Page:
** These include carbohydrate, fat, protein, salt, sweet taste, glutamate (umami) taste, and calorie density.


aluchko said...

Has there been any research on the perception of food availability on hunger, addictiveness, and obesity?

I ask because I noticed that when I'm travelling or particularly backpacking, and am in a situation where I perceive food as something to be conserved, I end up being drastically less hungry. But if I'm in a scenario where I perceive food as essentially unlimited, buffets in particular but really anytime with a full fridge, then I no longer feel the need to conserve food and the only constraint is my own hunger.

This does make sense as a mechanism from an evolutionary perspective. If you're in an environment where food is scarce or needs to be conserved then you don't want to have a lot of hunger and eat everything in sight, people are aware of the status of their food supply so I think the brain is perfectly capable of managing this mechanism itself.

Have people looked at this as one of the mechanisms for obesity in industrialized cultures? If you're dependent on a harvest or hunt even when there's plenty you're always aware you might need to conserve so you'll naturally be less hungry to conserve food. But if you're aware your food supplies are essentially endless you'll eat as much as you want.

SamAbroad said...

Yes the resistance to admit that a compusion to eat rewarding food can reach addiction levels is strong in western culture.

We have long associated food with morality/righteousness (kosher/halaal/fasting during lent).

Why we can't acknowledge that some people use food to lessen pain like other people use drugs, cigarettes and alcohol do?

Drugs, alcohol and cigarettes are highly regulated/prohibited to varying degrees but especially the marketing.

Food marketers have no such restrictions. So are free to try and thwart the efforts of addicts to abstain at every step.

Also there are people who will never get the same reward from chocolate that others do and can take it or leave it, it's very hard to convince people like that of the hold some foods have on people's emotions.

Gretchen said...

I'm addicted to roasted, unsalted almonds. Other nuts won't do.

I think the appeal is the crunch and the fact that they're hard.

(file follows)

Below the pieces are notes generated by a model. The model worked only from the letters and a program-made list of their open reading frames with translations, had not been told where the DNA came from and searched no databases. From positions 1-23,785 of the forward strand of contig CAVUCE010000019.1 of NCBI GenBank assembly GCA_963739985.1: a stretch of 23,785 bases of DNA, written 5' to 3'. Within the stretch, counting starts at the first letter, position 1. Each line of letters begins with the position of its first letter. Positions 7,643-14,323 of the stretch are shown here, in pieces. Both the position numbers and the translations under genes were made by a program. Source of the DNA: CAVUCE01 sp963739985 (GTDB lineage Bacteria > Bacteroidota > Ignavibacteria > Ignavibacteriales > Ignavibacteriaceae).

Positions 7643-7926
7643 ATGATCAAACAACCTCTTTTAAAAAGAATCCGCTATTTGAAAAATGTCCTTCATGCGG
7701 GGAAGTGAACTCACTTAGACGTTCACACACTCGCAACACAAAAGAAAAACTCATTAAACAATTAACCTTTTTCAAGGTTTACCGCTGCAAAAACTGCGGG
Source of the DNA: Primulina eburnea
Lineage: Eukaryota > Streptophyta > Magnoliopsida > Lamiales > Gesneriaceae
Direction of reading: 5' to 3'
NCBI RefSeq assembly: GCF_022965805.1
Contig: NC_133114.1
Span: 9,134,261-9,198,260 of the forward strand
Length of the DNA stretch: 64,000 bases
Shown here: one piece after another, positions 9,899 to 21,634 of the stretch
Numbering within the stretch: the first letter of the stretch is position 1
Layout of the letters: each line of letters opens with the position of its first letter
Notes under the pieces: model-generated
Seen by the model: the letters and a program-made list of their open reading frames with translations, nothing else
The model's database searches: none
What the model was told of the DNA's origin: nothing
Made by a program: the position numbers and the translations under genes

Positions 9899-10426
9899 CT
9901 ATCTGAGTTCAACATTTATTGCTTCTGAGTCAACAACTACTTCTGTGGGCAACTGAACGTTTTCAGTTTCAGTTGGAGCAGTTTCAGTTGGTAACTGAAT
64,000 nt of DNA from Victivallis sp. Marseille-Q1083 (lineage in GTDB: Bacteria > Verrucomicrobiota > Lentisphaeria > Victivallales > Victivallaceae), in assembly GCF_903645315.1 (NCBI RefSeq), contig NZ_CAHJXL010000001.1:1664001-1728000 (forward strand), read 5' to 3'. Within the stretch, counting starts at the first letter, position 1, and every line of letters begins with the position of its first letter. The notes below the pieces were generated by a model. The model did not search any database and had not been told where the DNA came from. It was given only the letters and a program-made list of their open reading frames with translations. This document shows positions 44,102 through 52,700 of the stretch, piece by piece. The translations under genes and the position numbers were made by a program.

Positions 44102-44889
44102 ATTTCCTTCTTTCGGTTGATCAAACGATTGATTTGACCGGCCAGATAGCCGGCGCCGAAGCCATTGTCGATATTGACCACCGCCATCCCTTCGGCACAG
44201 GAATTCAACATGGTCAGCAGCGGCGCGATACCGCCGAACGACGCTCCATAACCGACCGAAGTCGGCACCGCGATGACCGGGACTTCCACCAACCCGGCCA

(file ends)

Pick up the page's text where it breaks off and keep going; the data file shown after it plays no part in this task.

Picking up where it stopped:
Stephan Guyenet said...

Hi aluchko,

The brain to large extent is an economic calculator and food availability is part of the value function. When we have lots of easily accessible food, that titillates the regions of the brain that respond to economic value, and we end up eating more (and vice versa). I don't know how much it has to do with reward itself, but it does affect our food intake. I'll be covering this in my book-- really fascinating stuff.

FredT said...

I would bet that anyone more than 100 pounds overweight is dealing with addiction, and further it is likely sugar and wheat based carbohydrates, or other processed carbohydrates. As the range of overweight reduces, addiction is less common, based on my observations. Maladaptive behaviors where eating is the maladaptations would next. This includes stress, anxiety, indecision, frustration, no logical choice, trapped in abusive situations, living under a control freak, etc, but then I know nothing.

Sharon M said...
This comment has been removed by the author.
Stephan Guyenet said...

Hi Robert,

Thanks. I've mentioned it a couple of times in podcasts, etc., but I suppose I've never really made a formal announcement. It's titled "The Hungry Brain", and it's all about the neuroscience of overeating. It focuses on explaining why we overeat even though we don't want to, and to some extent, what we can do about it (not a diet book). It's a deep dive into the brain for people who love science.

I'm extremely excited about the book. I've interviewed 30 top researchers so far, in a variety of areas of neuroscience research, and I've got about 20 more to go. Although some of the topics will be familiar to WHS readers, the book will go far beyond what I've written on this blog. There really is nothing like it out there right now. It will probably be on shelves in late 2016. It will be published by Flatiron Press, a division of Macmillan.

Gretchen said...

Will you discuss why crunchy foods are so appealing?

We seem to like both very smooth foods like smoothies and mashed potatoes and very crunchy foods like potato chips and crackers. The former could remind us of early childhood, and the latter could remind us of our carnivore ancestors crunching bones. I always enjoy crunching the bones at the tips of chicken wings.

Stephan Guyenet said...

Hi Gretchen,

I don't know why crunchy foods are so appealing, but here's my guess:

1) Crunchy foods usually have a very low water content, which means a high calorie density. We're innately drawn to foods with a high calorie density.

2) Crunchy foods are easier to pulverize with the teeth than stale non-crunchy foods; the crunching is the sound of the food shattering. We probably are able to extract more calories from crunchy foods because they pulverize more easily/thoroughly.

The second part should be testable.

aluchko said...

3) Crunchy foods are fun! (I find the act of manipulating hard crunchy foods in my mouth so I can safely eat them to be fairly enjoyable)

Since having the thought about scarcity and hunger I've actually tried thinking of food as a scarce/valuable resource and dropped about 2kg fairly quickly, but I'm not sure if it's a sustainable strategy when food is so obviously cheap and plentiful. I think the worst is when I have a food supply that's been around for a while, want to get rid of it, and get hungry as a result.